Performance Appraisals: Forced Ranking
What is Performance Ranking?
Simply put, it is just ranking (comparing) the performance of each individuals in a group of employees.There are many ways of ranking staff.
Types of Appraisal Errors
Whenever we make an assessment of someone, not necessarily making an performance appraisal, we subject ourselves to different errors in making that appraisal.
- Central Tendency
- Contrast Effect
- Escalation of Commitment
- Self-fulfilling Prophecy
- Glass Ceiling Effect
Why Do We Need to Impose Forced Ranking?
Often managers are lenient in their scoring because of 3 possible reasons:
- They rate staff as meeting job expectations but staff refuses to sign the appraisal form.
- As a practice, a majority of the staff have been rated a 4 because historically the salary increment for a 3 rating is low; probably not enough to combat inflation.
- Manager’s bias or discrimination
What is the Normal Distribution of Work Performance (A Bell Curve)?
Here is how a Bell Curve Look Like.
Source: Compensation Café website
Many things closely follow a Normal Distribution. This includes whether:
- You measure and compare heights of people
- You measure blood pressure
- You measure marks on a test
- Errors made in measurements
This is also true with work performance. The following are bell curves of grades and IQ test results.
Source: Blog Bell Curve website
Source: Vivifychangecatalyst website
It is important that communication should made to employees so that they understand that if they receive a performance rating of 3, it does not mean that they are average performers.
Almost everyone likes to think that they are the best performers and they should receive attractive salary increments.
First, use a 5 level rating scale so that you can tie it back to a bell curve. Second, choose the descriptors and descriptions carefully.
The Performance Management Cycle
Assuming that your workplace adopted the traditional performance cycle, the appraiser would have 1 year to observe and get to know the work performance of the staff.
Source: Kervin and Barnes website
Here is another way to represent this cycle.
Mapping the Bell Curve – Rank Right First Time
Given that the appraiser has ample time to assess the performance of the staff, he or she would be able to do an initial ranking of the staff before conducting the face to face appraisal. This will give him the opportunity rank the staff according to a normal distribution.
Skewed Bell Curve
The most often skewed bell curve is the positive skewed bell curve. It means that the majority of the staff are rated a 4 for their work performance.
Source: Asset Insights website
Forced ranking happens when the moderator lower or raised the performance rating given by the appraiser and accepted by the appraiser as the bell curve is skewed.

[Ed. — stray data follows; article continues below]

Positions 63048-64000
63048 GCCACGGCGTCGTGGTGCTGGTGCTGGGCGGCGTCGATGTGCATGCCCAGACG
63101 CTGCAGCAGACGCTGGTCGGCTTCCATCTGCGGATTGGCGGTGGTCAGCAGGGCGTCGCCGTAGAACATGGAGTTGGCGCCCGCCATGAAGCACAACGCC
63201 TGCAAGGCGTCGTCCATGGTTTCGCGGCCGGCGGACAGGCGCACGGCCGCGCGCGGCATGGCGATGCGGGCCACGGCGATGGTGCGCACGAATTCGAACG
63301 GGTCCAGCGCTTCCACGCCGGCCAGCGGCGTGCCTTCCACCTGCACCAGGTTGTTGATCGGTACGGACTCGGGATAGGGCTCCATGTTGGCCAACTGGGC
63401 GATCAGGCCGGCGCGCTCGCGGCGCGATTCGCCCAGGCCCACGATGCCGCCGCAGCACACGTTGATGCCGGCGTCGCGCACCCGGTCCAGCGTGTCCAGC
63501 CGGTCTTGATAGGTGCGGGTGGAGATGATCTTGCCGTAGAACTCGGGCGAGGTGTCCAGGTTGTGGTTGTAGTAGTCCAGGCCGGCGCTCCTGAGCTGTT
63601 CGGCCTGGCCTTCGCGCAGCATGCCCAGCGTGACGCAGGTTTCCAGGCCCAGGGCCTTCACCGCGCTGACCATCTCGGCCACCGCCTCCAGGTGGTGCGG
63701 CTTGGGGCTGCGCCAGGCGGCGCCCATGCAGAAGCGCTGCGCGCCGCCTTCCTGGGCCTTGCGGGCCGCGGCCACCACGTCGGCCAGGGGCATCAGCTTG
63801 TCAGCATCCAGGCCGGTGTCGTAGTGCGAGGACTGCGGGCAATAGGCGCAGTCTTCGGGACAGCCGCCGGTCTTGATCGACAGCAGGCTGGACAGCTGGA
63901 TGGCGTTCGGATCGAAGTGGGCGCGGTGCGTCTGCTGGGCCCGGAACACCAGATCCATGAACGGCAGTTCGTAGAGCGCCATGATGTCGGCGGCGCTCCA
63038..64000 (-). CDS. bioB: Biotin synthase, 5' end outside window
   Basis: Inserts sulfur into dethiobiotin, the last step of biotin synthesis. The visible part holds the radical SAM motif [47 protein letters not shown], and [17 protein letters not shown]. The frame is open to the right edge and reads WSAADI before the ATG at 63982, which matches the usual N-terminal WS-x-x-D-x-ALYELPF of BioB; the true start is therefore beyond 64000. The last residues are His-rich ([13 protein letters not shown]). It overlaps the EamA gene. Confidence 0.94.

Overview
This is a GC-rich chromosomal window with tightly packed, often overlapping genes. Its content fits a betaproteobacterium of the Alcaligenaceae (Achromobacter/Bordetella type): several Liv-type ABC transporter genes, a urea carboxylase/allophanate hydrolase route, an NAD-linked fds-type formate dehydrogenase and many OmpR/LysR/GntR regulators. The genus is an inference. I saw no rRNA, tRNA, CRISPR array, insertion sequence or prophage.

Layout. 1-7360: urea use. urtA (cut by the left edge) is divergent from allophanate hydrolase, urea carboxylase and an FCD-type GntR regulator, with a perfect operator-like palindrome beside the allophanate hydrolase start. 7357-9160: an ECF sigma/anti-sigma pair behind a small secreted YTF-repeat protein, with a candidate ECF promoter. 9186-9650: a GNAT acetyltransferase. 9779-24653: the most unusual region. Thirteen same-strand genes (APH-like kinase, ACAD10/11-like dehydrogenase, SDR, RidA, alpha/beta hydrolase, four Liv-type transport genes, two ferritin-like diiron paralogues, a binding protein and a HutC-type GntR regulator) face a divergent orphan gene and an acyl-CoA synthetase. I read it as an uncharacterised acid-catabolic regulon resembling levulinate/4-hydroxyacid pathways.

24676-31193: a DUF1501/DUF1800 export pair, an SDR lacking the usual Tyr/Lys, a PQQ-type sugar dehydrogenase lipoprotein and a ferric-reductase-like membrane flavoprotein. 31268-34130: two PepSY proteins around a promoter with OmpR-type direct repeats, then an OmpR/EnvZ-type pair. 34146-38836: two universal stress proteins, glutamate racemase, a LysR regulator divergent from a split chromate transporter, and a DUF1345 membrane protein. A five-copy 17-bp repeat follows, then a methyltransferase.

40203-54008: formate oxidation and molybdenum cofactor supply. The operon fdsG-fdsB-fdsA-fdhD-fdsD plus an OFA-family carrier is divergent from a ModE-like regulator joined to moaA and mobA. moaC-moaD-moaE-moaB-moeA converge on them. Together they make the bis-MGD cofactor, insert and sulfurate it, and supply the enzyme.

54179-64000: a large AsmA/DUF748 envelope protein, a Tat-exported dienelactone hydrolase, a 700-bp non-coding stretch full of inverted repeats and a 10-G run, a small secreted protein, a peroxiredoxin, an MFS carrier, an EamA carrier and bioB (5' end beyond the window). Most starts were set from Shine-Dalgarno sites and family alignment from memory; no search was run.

If the Head of Department did not do a preliminary ranking, there is a strong likelihood that the bell curve for the overall performance scores will be skewed. This will be discovered towards the completion of the performance appraisal exercise rather than at the end.
The forced ranking will probably be carried out in the moderation stage. This adds to the effort and time required for the moderation. For staff that has been given a worse rating by force, they will become disappointed, discouraged and feared for their jobs.
One Approach for Forced Ranking
Break employees with ratings of 4 and ratings of 5 into 2 different groups. Now ask the managers to do a simple ranking for each group separately.
For example, out of a 40 staff, 5 staff was given a rating of 5. Get the manager to rank the 5 staff in terms of best to worst.
For example out of the same 40 staff, 20 staff was given a rating of 4. Get the manager to rank the 20 staff in terms of best to worst.
Is the Company Paying Staff Too Low?
If the Head of Department or staff provides feedback that the salary increment for rating 3 is too low and they are complaining that they should be rated 4; but the Head of Department has still managed to rank everyone accordingly to a normal distribution, then it could be that this is a one off difficult attempt by the Head of Department.
Such situation will happen in industries where two-thirds of the total staff population are rank and file workers and these are likely to be semi-skilled, low skilled or manual workers where the salary is really low. It happens with non for profit organizations or commercial organizations that have low net profits. It becomes critical to look into this problem.
The negative consequences if this problem is not address is that staff will leave their jobs. The impacts of this:
- There will be discontinuity in business processes.
- There will be business disruptions as it takes time to recruit new staff.
- Recruitment is a cost.
- The business may not have a chance to reap the return from training investments.
- New staff needs to go through a learning phase before they become effective.
Manpower Planning in An Industrial Firm
The Normal Distribution Curve and Its Application
Employee Survey Benchmarks: Understanding T-Scores
The Bell Curve
How to Curve Grades
The Bell Curve and Standardized Test Scores
Understanding PSLE T-Scores
General Performance Evaluation
Performance Appraisal Form
Performance Appraisal Form – Performance Point Method
Performance Appraisal Form – Entry Journeyman Expert
Performance AAppraisal Form – With Character Assessment
Performance Appraisal Form – With Scoring
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